Florida’s high court will conduct a hearing on the measure on Dec. 5. Meanwhile, supporters of the amendment have until Feb. 1, 2014 to amass the 700,000 signatures required for the proposal to make it onto the ballot in November.
The popular social media platform Instagram declared that enough is enough and has begun to crack down on individuals using the site to sell illicit drugs.
An investigation by the BBC’s new social media arm #BBCtrending unearthed thousands of photos of dealers displaying a wide assortment of drugs including marijuana, MDMA, and even concentrated cough syrup, which mimics the effects of heroin.
Using the right hashtags, potential customers used to be able to find a variety of drugs by searching the site and contacting the dealer directly. Unwittingly, Instagram became a middleman in the transactions, but in response to the BBC’s investigation they began blocking a number of search terms.
A statement released by Instagram was quick to point out that "people can't buy things on Instagram, we are simply a place where people share photos and videos." Aside from eliminating keywords, Instagram called upon other users for help. "We encourage people who come across illegal or inappropriate content to report it to us using the built-in reporting tools next to every photo, video or comment, so we can take action.”
Jonathan Rhys Meyers had some extra incentive to stay sober while filming the current season of Dracula. The Irish actor has openly struggled with substance abuse issues for years and NBC executives expressed concerns about his ability to not drink. The network reportedly paid Meyers a per diem and declined to give him his full salary, roughly $100,000 per episode, until the entire season was shot so production delays could be avoided.
The actor was considered to be a liability after several alcohol-related incidents delayed the filming schedule of his previous show, The Tudors. Sources claim Meyers allegedly had an alcohol-fueled “meltdown” on set that required hospitalization; after being discharged, he completed filming with the help of a sober companion and returned to rehab after the remaining episodes were completed. He has acknowledged his struggles with alcohol, admitting that “when I do drink I’m like Bambi. I’m all over the place like a 16-year-old kid.”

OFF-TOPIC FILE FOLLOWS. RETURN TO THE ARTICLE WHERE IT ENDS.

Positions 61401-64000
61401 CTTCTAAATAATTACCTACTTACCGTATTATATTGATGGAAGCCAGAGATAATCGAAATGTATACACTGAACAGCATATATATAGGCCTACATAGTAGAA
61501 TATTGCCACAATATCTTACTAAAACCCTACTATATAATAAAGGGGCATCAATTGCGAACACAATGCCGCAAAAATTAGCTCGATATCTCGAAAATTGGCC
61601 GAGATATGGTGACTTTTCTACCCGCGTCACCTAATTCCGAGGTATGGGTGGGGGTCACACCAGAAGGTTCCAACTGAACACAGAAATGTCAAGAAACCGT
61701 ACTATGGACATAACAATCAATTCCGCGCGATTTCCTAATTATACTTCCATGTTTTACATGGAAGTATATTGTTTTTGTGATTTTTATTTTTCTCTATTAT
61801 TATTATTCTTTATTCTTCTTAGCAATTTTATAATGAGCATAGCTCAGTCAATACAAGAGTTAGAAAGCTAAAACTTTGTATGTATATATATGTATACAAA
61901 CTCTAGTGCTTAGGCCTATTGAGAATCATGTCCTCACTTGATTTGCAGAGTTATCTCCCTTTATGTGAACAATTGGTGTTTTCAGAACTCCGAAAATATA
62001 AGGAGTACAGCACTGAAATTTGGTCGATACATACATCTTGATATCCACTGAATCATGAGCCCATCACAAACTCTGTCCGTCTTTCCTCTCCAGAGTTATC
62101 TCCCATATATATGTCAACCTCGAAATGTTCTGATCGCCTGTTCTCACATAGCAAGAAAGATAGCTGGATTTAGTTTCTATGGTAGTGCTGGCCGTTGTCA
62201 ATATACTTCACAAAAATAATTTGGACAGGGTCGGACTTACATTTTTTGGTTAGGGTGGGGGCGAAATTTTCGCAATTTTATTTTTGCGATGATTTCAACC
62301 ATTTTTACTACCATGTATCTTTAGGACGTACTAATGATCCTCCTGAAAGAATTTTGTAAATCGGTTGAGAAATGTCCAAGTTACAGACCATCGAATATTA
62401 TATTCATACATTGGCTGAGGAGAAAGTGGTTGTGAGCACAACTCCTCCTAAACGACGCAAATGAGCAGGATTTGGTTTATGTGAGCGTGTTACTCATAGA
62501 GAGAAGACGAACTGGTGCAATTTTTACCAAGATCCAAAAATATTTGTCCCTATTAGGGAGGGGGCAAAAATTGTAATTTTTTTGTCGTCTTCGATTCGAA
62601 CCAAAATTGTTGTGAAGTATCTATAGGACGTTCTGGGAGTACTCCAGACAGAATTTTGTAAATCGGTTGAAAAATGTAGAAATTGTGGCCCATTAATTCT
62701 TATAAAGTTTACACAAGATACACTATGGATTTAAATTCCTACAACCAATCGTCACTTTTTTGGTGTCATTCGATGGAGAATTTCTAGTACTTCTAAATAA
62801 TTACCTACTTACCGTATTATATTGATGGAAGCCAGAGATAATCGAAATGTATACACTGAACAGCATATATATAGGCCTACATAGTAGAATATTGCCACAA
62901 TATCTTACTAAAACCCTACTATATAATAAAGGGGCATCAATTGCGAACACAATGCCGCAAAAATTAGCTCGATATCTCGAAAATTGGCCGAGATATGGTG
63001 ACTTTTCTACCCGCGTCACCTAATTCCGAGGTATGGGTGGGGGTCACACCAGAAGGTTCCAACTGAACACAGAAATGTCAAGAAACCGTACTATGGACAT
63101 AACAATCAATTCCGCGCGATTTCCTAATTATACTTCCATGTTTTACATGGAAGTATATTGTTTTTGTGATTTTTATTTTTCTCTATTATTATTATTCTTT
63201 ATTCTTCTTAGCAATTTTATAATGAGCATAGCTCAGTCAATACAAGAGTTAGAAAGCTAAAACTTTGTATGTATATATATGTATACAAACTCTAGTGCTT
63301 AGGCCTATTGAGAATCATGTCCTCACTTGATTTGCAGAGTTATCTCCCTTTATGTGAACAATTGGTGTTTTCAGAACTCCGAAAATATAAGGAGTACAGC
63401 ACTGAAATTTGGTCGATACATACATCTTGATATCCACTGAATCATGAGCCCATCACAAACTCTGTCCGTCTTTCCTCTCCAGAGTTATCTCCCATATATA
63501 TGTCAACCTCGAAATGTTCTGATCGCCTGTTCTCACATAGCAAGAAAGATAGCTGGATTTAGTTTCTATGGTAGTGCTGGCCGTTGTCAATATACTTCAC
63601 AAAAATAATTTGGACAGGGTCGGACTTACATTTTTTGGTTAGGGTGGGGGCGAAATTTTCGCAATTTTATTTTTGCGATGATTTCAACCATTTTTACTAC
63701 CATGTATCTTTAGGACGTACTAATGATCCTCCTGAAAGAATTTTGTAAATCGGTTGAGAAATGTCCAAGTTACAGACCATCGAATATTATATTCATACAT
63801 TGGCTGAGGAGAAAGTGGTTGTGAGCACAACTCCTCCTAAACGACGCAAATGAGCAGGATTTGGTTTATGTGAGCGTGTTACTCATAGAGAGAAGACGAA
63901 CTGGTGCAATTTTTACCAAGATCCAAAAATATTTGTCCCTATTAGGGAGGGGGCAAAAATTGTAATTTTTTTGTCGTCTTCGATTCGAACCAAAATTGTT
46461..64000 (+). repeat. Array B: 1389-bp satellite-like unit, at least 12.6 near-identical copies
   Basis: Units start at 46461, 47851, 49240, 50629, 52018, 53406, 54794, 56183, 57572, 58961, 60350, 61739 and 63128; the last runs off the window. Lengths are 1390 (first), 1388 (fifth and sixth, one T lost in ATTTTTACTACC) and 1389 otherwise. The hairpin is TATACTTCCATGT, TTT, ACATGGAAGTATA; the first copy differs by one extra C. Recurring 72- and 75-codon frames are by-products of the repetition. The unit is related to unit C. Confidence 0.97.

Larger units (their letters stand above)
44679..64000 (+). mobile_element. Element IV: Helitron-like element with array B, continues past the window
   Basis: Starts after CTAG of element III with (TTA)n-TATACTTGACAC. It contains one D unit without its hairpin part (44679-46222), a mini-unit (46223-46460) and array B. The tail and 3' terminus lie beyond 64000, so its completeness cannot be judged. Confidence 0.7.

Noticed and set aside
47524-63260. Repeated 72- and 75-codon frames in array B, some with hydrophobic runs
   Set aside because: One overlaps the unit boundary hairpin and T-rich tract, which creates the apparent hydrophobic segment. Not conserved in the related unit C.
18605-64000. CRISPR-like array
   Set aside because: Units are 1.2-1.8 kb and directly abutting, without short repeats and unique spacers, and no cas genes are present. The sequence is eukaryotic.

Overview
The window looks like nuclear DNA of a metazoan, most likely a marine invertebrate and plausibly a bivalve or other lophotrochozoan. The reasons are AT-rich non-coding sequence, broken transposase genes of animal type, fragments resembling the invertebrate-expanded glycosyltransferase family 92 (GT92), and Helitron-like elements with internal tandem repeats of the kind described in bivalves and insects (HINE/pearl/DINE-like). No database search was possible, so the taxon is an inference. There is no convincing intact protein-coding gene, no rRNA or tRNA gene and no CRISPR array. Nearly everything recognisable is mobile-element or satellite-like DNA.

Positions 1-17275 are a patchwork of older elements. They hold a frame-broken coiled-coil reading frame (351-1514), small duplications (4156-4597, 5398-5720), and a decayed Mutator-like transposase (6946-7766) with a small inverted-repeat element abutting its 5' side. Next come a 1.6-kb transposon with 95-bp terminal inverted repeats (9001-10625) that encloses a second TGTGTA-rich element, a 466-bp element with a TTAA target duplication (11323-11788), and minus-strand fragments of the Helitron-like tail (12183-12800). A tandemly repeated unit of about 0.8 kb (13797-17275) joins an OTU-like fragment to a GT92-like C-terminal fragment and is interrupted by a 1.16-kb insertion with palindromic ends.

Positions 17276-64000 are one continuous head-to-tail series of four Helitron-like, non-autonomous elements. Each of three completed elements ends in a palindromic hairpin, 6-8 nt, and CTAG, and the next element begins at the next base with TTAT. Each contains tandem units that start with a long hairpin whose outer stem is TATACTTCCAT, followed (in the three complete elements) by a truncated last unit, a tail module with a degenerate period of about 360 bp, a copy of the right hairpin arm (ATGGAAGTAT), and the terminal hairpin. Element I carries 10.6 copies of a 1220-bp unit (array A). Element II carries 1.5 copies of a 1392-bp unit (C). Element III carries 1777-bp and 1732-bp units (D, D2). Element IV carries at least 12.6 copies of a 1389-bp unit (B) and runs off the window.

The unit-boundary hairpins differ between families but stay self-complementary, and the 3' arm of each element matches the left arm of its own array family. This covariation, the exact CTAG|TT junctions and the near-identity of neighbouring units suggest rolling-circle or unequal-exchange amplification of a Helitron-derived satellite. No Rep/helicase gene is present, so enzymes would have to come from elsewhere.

Meyers has reportedly been in rehab four times for alcohol abuse, most recently in 2011, when he spent 10 days in a London clinic. He also entered inpatient treatment in 2010 after launching an obscene tirade at United Airlines staff because they felt he was too drunk to fly. His long-time girlfriend, Reena Hammer, gave him an ultimatum afterwards to get help or she would leave.
The actor has also faced trouble with the law due to his drinking. Meyers was arrested at Dublin Airport in November 2007 for being drunk and in breach of the peace, but those charges were later dropped. He was also detained by police in June 2009 at the Charles de Gaulle airport in Paris after allegedly attacking a bartender while drunk.
Bowing to growing pressure from criticism over its human rights record, China has announced plans to transform the country’s notorious re-education labor camps – known as the laojiao system – into drug recovery centers.
The move came after the Communist Party’s Third Plenum meeting in Beijing, where top leaders and policymakers vowed reform across a wide range of issues. Most surprising was the proposed change to their controversial labor camp system, which has been in place since the 1950s and has been used as harsh punishment for minor offenses. While some inside the laojiao system are political prisoners, an estimated 40 percent have been drug offenders. In one camp in China’s southwest Yunnan Province, which borders the infamous Golden Triangle--a major source of the world’s heroin trade--officials wanted their efforts to take root close to the source. “The key to the functional changing of the former ‘laojiao’ sites is to advocate a greater role for the local society, based on the existing infrastructure,” said Kong Shuhua, director of the region’s Justice Bureau, to the Shanghai Daily.
Drug addiction in China has skyrocketed in recent decades, rising from just 70,000 registered addicts in 1990 to 1.8 million in 2011, though the real number might be as high as 12 million. The country’s slow move toward democracy and increased wealth have been seen as major factors in the addiction explosion.